MONTERREY.- From the airport trip to the hotel located in the center of the city where we stayed, everything suggests that Monterrey is a thriving and modern city. Just look at the large industrial centers located on the outskirts of the urban area where large factories are erected. "We have a lot of investment and a lot of workforce is required; there are many people who move to this city in search of a better quality of life. All thanks to the nearby border with the United States, which encourages exports," said the versed taxi driver who was transporting us.
One of the reasons for this trip was precisely to visit the
computer factory that produces the largest volume of Amrica equipment and belonging to the number one manufacturer of PCs worldwide: Lenovo, which in the third quarter of the year had 24.4% of the world computer market, closely followed by HP with 23.6 per percent, according to estimates by Canalys.
In full growth
According to Hern Ramos, plant manager, "Monterrey's is one of Lenovo's largest factories in conjunction with Beijing's." The plant began operating in 2009 and derives all its production to the Americas, with the exception of Brazil, where Lenovo has another plant that supplies that country.
All types of computers are manufactured at the plant, from desktop computers, notebooks (including the line for gamers, Legion) to servers for data centers.
Currently, the plant employs 1500 people among operators, administrative staff and managers, but Lenovo already plans the expansion of the factory with a new wing that will open next year and, according to Ramos, "allow us to hire another 1500 people to arrive to 3,000 jobs and manufacture up to 7 million laptops a year. "
Personnel selection is done through a consulting firm, but the skills are tested in some performance tests that are performed within the factory. "In the plant 150 engineers work. In the case of the operators in charge of the assembly of computers, we try to be fast and know how to work in a team. Here we teach them everything; we train them in the assembly of computers and how they work in a production line ".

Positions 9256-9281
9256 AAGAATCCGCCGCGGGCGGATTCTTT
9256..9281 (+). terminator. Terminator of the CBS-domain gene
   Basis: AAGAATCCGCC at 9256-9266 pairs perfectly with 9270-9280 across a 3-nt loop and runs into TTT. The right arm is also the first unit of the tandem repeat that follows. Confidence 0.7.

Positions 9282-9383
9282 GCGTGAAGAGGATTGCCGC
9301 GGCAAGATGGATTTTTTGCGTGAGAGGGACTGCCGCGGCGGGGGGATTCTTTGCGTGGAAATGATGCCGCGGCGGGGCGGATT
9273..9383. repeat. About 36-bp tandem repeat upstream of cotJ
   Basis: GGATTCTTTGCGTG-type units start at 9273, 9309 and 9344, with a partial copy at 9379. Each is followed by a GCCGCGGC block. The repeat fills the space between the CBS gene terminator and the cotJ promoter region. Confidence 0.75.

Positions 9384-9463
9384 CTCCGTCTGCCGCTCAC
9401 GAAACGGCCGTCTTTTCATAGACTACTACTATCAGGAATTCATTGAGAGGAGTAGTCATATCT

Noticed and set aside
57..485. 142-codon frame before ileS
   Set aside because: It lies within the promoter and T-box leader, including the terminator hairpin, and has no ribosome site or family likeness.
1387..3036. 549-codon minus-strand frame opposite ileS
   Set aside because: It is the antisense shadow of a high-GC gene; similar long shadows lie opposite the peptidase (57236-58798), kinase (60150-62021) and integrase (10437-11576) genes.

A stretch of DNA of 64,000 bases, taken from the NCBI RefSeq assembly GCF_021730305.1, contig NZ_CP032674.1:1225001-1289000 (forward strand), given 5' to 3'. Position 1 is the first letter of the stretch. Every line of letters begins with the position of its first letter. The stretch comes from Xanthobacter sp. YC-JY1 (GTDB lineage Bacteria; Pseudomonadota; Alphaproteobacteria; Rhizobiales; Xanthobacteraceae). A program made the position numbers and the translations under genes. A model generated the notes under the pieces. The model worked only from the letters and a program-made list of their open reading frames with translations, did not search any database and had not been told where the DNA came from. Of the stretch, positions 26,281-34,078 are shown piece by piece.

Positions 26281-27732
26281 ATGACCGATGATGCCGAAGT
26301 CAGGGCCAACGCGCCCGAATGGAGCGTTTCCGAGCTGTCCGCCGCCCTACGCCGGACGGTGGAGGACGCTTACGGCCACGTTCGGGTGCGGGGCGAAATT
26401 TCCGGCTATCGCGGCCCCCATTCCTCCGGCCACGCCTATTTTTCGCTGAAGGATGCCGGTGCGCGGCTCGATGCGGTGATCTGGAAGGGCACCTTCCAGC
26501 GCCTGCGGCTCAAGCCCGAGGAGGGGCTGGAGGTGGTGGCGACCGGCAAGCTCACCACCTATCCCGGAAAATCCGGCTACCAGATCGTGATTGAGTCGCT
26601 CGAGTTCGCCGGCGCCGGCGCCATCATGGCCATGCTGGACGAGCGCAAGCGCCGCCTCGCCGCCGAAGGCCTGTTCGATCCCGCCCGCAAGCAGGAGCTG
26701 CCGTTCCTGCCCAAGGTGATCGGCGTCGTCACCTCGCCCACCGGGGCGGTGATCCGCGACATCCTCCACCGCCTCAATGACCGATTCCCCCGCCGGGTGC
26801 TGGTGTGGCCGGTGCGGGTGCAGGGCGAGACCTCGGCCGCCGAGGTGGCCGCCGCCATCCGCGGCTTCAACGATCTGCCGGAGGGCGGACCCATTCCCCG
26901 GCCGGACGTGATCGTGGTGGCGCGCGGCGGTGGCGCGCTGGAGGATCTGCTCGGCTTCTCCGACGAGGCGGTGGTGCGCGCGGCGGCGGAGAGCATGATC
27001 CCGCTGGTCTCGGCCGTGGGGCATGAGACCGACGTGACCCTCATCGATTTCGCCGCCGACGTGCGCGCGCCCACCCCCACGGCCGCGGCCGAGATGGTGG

More than 2 million pcs a year
Everything that Lenovo produces in Monterrey is already commissioned and sold. The objectives for the month of October were 200,000 teams and it could be seen on a large panel composed of several monitors the amount that had been manufactured to date (October 15) and the number of failures they had, so that He could keep track of the work minute by minute.
The great production of the Monterrey plant is due to its strategic position, since it is located only two hours by car from the US border; In fact, 85% of the production goes to that country.
The 7 million notebooks to which the Monterrey factory aspires for next year will add to the more than 53 million computers (including desktops, workstations, all in one and notebooks) produced by the firm in its 23 plants throughout the world.
A fact that is not less: only 11 plants manufacture servers, since they require greater complexity. Monterrey's is one of them. There are 400,000 servers assembled each year "with zero quality defects," Ramos says proudly, adding that "we build servers for Facebook, Microsoft, Yahoo and Uber, to name a few of our customers."
Before the consultation of the NATION on the equipment of Lenovo that are put on sale in our country, Ramos told us that "to Argentina we send desktops from the Monterrey plant, while the notebooks that are sold there are manufactured in China".
Tests and more tests
The plant has a laboratory where different tests are carried out on the new computer models: from temperature and vibration tests for 24 hours in a row to stress all the components and monitor the results. Also tests of falls that allows to measure the impact and the resistance of the cardboard of the boxes.
All this serves to perform quality evaluations before starting mass production.
They join 300 pcs per hour
With a timing of 300 assembled computers per hour, it is assumed that the plant must be highly robotized for the manufacture of PCs. None of that: in our tour we could see that almost all the work is done manually and online. production "Of the operators, 55% are women; because according to our assembly tests they are faster than men," Ramos said.
Manual work has a reason: "The variability of computer models makes robotization expensive for now," says Jos Medrano, supervisor of the production line and our guide inside the factory.
The production begins with an empty cabinet and arrives on the other side where computers are packed in boxes and placed by hand and telgopor; internal components are previously added as motherboard, microprocessor, memory, among other things.
At the end, and randomly, computers are checked and tested. "If something fails, we review the entire series. The fault is not always serious: it may be a badly attached label, but for us it is important that the product leaves the factory impeccably" shares Medrano.
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